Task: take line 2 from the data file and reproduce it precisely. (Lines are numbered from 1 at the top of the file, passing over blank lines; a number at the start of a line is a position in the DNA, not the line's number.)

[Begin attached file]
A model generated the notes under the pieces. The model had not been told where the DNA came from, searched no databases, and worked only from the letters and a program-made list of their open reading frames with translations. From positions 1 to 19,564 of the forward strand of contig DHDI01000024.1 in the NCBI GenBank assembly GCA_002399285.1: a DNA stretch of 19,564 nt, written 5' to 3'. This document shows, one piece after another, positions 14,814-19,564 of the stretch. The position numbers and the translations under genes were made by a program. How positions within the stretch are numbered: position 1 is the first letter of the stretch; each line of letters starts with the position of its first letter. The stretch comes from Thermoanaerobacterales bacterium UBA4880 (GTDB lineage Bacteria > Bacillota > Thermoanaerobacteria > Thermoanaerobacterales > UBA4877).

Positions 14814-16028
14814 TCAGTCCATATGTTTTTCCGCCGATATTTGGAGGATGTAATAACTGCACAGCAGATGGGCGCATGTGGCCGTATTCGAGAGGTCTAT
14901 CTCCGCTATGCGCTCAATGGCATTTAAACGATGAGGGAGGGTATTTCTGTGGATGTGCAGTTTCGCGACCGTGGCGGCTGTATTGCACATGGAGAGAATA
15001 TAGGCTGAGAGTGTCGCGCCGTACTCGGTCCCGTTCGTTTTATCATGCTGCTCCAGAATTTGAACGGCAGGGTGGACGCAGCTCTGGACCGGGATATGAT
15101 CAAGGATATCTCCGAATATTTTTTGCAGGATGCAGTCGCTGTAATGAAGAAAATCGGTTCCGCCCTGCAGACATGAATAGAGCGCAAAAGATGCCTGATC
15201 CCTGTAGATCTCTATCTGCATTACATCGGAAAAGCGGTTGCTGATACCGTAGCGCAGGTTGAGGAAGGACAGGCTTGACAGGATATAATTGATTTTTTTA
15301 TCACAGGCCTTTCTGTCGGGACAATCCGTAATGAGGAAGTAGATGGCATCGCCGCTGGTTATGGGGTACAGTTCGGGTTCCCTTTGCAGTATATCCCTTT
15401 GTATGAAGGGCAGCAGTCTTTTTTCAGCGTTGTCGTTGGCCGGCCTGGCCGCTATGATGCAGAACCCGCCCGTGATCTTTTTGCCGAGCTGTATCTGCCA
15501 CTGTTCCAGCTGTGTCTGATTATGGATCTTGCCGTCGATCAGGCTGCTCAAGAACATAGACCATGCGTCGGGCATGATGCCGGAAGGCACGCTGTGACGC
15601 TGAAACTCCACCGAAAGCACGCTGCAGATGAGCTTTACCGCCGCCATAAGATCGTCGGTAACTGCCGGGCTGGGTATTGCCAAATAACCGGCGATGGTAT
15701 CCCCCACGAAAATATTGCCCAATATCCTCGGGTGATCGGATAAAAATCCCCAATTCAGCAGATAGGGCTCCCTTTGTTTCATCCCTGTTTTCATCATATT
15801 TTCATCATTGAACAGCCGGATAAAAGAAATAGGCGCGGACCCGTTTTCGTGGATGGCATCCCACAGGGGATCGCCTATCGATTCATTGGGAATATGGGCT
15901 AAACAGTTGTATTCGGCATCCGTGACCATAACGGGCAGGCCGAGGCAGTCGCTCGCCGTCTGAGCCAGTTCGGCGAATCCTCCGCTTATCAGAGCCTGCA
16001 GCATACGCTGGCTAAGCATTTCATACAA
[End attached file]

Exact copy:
Positions 14814-16028